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Brick Lane

Biography

Let us take you by the hand and lead you through a street of London, recalling the Huguenot and Jewish experiences on Brick Lane

Brick Lane: the Basics

East London's most famous thoroughfare is steeped in history. Now the vibrant heart of the district known as Banglatown, it has been a magnet for migrant communities of different origins over the centuries. The building that now houses the Jamme Masjid mosque is symptomatic of the shifting identities of the area: in the past, it has served as a Protestant church for Huguenots, a Methodist chapel and a Jewish synagogue.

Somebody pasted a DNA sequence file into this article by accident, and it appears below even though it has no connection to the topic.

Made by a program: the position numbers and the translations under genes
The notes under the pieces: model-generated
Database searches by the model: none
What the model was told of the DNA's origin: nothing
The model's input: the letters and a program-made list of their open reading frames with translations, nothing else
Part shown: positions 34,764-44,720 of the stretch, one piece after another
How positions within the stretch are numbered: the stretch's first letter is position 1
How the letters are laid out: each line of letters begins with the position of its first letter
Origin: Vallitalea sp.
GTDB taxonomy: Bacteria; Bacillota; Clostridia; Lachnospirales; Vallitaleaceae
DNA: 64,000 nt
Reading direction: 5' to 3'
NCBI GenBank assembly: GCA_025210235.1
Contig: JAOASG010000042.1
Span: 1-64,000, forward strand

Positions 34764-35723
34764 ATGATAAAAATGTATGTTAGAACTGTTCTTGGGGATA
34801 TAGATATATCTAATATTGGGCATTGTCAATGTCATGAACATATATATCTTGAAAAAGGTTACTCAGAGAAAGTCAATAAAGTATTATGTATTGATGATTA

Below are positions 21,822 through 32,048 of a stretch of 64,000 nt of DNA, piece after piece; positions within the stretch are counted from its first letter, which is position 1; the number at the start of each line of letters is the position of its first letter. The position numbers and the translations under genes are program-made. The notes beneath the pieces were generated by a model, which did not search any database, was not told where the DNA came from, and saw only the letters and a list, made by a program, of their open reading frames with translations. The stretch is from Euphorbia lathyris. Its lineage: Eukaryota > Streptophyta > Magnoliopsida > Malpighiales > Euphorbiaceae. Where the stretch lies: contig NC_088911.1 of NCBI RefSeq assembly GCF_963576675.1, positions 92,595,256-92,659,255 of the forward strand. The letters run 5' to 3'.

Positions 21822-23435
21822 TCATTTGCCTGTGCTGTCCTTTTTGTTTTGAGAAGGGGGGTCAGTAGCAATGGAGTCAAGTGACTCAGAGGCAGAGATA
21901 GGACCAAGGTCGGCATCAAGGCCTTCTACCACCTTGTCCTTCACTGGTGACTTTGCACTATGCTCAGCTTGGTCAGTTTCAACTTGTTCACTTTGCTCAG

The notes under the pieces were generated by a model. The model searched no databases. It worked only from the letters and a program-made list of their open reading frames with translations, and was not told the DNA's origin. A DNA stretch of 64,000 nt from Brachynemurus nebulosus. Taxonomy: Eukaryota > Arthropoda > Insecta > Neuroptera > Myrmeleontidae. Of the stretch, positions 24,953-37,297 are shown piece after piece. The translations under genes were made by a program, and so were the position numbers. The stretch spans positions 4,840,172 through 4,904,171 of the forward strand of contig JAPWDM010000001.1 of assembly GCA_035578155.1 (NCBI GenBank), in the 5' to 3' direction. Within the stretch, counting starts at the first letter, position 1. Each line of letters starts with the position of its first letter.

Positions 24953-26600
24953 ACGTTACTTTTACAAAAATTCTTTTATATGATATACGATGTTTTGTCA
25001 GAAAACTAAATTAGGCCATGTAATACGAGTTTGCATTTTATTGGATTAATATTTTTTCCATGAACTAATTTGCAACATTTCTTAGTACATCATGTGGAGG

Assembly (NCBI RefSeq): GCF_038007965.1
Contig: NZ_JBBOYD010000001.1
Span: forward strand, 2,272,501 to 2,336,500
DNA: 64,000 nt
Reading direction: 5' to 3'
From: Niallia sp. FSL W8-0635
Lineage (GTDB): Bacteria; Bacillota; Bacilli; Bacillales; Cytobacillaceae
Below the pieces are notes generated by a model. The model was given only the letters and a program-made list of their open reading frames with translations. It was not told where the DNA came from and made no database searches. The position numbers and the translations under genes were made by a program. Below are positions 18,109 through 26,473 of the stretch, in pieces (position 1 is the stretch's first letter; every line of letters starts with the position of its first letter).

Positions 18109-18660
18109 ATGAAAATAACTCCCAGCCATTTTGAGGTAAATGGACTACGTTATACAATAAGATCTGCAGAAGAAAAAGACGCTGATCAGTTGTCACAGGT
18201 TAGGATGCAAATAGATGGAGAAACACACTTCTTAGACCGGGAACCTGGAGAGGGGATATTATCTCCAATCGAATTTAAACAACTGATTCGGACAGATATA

Brick Lane: the Basics
Huguenot Brick Lane

Huguenot Brick Lane

For centuries, Brick Lane has taken in newcomers, often fleeing from persecution in their native lands. The late 17th century saw the coming of the Huguenots, as French Protestants were nicknamed by their Catholic enemies. The Huguenots described themselves as “réfugiés” (seekers of refuge) which has given us our word, ''refugee''.

Jewish Brick Lane

In the late 19th century, the streets around Brick Lane were dramatically transformed by an influx of Jewish immigrants from Eastern Europe. New synagogues, kosher butchers and restaurants opened, and a rich Yiddish culture emerged, with its own newspapers and theatres.

Jewish Brick Lane